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“...we would do poetry a favor..."

During a long-ago panel discussion involving Robert Duncan, Philip Levine and an unnamed third poet, the latter bemoaned those who didn't embrace poetry, believing they lacked any sense of beauty or even a reason for being. Duncan disagreed, saying:

"Some people do not twig to poetry, they may be inspired by things others don't care for - the operas of Wagner, the novels of Proust, the ballets of Merce Cunningham, the stories of Katherine Mansfield, the philosophical writing of Schopenhauer, the paintings of Francis Bacon. Perhaps they love the beauty of design, of Tiffany vases or of machinery, V-8 engines or drop forges. I think we would do poetry a favor if we stopped trying to shove it down the throats of those for whom it has no connection or resonance. But don't forget, if absolutely nothing turns you on, stirs you body and soul, you are in trouble."

I appreciate Duncan's sentiment, and especially his inclusion of "V-8 engines or drop forges" as objects worthy of aesthetic admiration. And I respect the warning he delivered in that final sentence.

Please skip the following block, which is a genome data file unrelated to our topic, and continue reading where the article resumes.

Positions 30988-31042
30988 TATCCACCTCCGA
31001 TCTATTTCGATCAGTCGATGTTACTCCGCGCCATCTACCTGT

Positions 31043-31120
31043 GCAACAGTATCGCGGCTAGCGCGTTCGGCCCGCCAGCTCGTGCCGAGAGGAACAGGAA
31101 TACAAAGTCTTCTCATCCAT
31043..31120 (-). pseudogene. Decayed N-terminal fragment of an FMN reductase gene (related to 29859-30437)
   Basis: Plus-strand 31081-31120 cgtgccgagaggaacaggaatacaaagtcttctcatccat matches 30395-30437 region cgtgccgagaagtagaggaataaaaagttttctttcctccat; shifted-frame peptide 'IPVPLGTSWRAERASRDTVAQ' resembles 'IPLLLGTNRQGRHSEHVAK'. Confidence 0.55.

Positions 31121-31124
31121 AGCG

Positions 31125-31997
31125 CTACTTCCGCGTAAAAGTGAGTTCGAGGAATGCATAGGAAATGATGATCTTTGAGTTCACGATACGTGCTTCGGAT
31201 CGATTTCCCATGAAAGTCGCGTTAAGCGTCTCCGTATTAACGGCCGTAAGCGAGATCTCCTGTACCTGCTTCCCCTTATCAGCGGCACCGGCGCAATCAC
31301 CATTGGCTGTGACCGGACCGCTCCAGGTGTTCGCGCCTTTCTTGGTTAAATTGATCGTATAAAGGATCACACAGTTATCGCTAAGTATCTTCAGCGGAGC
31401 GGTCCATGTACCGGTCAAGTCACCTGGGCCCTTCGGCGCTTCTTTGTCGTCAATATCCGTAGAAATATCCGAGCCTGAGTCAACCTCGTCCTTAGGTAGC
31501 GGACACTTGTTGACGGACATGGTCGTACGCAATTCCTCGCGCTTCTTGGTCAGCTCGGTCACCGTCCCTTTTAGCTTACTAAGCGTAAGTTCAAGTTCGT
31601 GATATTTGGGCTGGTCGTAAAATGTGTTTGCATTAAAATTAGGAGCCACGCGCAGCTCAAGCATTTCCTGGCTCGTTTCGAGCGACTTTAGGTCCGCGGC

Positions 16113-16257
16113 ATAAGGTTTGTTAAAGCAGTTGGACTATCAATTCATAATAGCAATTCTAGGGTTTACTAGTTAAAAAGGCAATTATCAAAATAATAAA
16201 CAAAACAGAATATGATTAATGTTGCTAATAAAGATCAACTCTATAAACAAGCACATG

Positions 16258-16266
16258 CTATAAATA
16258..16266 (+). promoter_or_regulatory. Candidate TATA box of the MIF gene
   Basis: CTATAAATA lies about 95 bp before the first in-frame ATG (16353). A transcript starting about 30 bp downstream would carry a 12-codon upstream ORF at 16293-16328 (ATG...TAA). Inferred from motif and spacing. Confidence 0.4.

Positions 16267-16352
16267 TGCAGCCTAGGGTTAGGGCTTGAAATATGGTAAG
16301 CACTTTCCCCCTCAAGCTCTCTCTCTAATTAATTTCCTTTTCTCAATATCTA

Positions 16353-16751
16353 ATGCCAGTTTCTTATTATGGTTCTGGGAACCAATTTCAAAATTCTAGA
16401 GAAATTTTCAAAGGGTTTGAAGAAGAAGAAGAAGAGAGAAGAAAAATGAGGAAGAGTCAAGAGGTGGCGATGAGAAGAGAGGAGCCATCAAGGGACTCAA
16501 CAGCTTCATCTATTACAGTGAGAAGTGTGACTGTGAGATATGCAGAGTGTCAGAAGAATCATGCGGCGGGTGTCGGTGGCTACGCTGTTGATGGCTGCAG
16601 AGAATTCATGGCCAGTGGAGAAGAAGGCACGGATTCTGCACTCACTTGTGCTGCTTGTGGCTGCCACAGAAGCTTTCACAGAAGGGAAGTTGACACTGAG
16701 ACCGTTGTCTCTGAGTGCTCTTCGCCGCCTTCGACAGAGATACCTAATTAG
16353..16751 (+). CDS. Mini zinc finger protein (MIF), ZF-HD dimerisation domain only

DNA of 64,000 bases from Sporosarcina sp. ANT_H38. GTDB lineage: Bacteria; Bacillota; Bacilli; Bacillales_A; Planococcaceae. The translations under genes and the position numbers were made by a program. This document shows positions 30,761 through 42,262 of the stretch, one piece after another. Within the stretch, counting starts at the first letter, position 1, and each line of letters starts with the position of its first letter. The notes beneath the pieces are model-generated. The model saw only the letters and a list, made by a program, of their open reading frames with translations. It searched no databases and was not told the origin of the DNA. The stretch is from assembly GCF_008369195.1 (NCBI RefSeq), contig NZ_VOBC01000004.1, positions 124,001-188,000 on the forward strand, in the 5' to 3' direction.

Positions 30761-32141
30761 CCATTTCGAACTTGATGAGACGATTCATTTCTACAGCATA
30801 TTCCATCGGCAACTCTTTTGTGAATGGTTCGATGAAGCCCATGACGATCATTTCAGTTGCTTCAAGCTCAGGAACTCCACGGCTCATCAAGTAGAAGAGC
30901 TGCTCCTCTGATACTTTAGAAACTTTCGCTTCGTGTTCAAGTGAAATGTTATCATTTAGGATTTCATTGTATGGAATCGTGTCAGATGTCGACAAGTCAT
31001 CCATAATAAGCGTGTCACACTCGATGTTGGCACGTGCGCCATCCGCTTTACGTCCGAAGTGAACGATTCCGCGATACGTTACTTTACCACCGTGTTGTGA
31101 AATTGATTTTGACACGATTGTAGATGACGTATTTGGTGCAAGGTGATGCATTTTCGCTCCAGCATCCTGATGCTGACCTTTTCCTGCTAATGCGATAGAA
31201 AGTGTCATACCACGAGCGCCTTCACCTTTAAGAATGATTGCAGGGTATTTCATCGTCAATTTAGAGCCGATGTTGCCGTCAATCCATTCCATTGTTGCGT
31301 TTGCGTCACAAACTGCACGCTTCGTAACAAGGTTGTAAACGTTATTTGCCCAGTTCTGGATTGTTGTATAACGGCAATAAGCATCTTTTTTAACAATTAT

(Quoted from Levine's My Lost Poets: A Life in Poetry.)

June 10, 2019 in Art, Books | Permalink


That's a good excerpt, even if I just can't get into poetry.

Posted by: Paul at Jun 10, 2019 5:08:45 PM

Great statement. Along similar lines, Frank O’Hara, in his faux-manifesto “Personism”:

“Too many poets act like a middle-aged mother trying to get her kids to eat too much cooked meat, and potatoes with drippings (tears). I don’t give a damn whether they eat or not. Forced feeding leads to excessive thinness (effete).

Nobody should experience anything they don’t need to, if they don’t need poetry bully for them. I like the movies too. And after all, only Whitman and Crane and Williams, of the American poets, are better than the movies.”

Posted by: Michael Leddy at Jun 11, 2019 10:08:45 AM

Well, so long as poetry is presented as a form of literature rather than as entertainment or as performance art, it's going to have a limited audience. There's no point in whining about it, unless whining is a sly way of delineating a kind of superiority. As the song goes: "There ain't no money in poetry. That's what sets the poet free." When one can imagine a poet hired to perform at a wedding as easily as hiring a musician today then poetry will prosper. Yeah, a good bit of it will be really lame, derivative, imitative -- so what's new about that?

Posted by: Robert M Roman at Jun 24, 2019 9:34:18 AM